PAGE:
Before starting to play Protection Poker for a system, it is thus recommended to perform calibration. This is done the following way:

  • Asset value: The team asks itself: what assets are most important in this system, and what assets are of little value. They asset they can think of as most important is given a '100' and the asset they can think of with little value is given a '<10'.
  • Exposure: The team asks itself: what types of functional requirements can open up most for attacks, and which functional requirements can limit exposure, and assign a '100' and a '<10' accordingly.

In the evaluation of asset value and exposure, numbers should be assigned relative to these endpoints, as well as the values assigned for previously assessed requirements.

Playing the game

Protection Poker is played during an iteration planning meeting, and it is recommended that the full team (including developers, testers, product managers or business owners, project managers, usability engineers, security engineers, software security experts, and others) participates. One person should have the role as moderator, and this person will be responsible for leading the team through the game, and point the discussions in a good direction.

Introductory activities:

Focus is on the specific requirements the team will likely implement during the next iteration.

  • Step 1 – Common understanding of the requirements: The requirements to be implemented in the iteration are explained to the team (e.g., by the product manager or business owner) and the team members discuss or ask questions to clarify the requirements.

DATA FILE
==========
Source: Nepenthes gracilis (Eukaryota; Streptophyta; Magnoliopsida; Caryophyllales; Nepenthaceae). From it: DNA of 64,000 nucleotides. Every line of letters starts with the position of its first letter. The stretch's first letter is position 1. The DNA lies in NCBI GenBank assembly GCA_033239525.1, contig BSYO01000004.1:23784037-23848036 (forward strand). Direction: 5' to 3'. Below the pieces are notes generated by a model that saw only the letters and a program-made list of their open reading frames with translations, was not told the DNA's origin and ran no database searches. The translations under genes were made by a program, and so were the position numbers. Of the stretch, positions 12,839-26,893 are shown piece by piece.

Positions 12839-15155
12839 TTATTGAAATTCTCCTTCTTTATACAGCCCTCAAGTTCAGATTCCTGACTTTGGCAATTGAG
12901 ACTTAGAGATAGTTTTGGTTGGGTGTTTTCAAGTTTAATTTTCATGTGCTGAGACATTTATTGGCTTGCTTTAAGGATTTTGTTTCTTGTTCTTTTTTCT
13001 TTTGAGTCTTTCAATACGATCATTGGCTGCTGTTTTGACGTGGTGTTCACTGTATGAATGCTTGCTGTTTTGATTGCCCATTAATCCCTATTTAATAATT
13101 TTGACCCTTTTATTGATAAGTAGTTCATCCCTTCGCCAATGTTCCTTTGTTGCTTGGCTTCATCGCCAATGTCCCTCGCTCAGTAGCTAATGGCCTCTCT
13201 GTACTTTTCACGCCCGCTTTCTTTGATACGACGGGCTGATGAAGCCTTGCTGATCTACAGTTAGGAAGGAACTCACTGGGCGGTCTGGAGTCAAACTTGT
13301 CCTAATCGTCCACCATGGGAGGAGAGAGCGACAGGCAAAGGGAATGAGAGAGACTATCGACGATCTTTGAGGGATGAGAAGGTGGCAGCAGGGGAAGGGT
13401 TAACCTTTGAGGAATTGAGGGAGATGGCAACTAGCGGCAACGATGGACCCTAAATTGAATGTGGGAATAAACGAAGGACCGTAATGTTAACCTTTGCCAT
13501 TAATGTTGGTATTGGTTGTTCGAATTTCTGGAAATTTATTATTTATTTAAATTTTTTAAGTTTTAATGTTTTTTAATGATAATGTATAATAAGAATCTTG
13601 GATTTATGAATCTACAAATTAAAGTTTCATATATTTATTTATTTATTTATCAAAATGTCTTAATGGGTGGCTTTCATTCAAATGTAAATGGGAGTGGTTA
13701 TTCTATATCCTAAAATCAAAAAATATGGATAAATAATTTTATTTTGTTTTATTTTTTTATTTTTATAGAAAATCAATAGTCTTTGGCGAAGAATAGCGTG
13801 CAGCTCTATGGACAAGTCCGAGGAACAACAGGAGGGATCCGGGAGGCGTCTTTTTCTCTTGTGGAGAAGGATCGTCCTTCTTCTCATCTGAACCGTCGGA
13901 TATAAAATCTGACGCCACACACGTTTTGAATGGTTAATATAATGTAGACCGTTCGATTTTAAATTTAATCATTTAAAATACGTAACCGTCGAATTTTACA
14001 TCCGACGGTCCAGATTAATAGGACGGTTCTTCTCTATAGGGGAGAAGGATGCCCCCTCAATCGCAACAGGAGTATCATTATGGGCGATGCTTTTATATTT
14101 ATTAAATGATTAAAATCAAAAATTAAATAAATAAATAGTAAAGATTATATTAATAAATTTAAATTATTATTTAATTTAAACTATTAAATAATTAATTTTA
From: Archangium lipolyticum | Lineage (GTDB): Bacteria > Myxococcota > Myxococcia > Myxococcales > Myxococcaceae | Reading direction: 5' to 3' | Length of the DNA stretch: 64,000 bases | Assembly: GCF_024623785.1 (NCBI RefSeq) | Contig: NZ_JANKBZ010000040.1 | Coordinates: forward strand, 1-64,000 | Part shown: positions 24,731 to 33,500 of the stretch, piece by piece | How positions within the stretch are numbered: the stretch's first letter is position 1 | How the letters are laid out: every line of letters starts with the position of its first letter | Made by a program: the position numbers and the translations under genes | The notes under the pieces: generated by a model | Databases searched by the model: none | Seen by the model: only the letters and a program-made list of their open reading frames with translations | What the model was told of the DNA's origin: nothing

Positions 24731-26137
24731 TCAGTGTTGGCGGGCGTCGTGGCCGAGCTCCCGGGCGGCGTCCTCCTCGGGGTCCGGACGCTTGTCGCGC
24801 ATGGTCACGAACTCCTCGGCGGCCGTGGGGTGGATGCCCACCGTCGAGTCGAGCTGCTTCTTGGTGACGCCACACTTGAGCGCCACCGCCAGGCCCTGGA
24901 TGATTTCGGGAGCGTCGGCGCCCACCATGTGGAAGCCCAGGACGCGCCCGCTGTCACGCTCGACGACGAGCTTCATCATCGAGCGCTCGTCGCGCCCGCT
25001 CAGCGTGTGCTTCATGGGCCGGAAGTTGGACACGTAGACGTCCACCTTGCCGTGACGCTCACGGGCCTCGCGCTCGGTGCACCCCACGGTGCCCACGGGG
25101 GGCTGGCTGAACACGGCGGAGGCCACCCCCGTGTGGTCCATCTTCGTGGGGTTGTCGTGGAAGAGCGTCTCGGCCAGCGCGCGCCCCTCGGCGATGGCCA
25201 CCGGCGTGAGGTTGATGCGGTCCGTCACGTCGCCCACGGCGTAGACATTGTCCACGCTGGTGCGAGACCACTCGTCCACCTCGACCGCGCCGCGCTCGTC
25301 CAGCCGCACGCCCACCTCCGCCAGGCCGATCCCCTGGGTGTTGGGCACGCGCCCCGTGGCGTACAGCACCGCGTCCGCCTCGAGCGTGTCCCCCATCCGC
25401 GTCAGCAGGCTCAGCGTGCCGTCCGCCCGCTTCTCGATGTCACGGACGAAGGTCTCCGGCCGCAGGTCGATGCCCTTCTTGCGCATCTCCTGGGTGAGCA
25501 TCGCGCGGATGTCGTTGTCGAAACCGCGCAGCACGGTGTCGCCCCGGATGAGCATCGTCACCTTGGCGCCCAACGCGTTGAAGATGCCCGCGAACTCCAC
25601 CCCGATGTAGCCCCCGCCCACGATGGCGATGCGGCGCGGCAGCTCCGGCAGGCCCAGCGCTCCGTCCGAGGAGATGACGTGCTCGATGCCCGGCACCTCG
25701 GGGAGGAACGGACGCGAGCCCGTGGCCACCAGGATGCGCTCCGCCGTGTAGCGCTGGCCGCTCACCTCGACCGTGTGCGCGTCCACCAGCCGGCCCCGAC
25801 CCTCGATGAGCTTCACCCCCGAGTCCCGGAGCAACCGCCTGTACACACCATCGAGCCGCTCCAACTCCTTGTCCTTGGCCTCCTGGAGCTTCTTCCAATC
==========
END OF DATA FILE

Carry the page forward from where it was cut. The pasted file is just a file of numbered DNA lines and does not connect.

• Step 2 – Initial discussion of security implications: The team performs a first discussion of the security implications of the requirements. The moderator can ask leading questions, e.g., "Who would want to attack this system?"; "What would an attacker do if he got access to this data?"; or "What damage could an insider do with this functionality?" The discussion goes on until it starts tapering off.

Assess security risk:

Before performing this step, the participants should have a basic understanding of how risk is determined with Protection Poker. The steps below are done for every requirement in an iterative fashion. During the discussions, the team is likely to come up with security problems and vulnerabilities, likely attacks, possible ways to mitigate attacks, etc. These should be noted, and someone (e.g., the moderator) should be given the responsibility for noting these.

  • Step 3 – Identify assets: Everybody together identify which assets are created or touched upon by the requirement under consideration. Some of these may have already been assigned a value, and then this value can be reused.
  • Step 4 – Assign value to assets: For identified assets that have not previously been assigned a value, the team: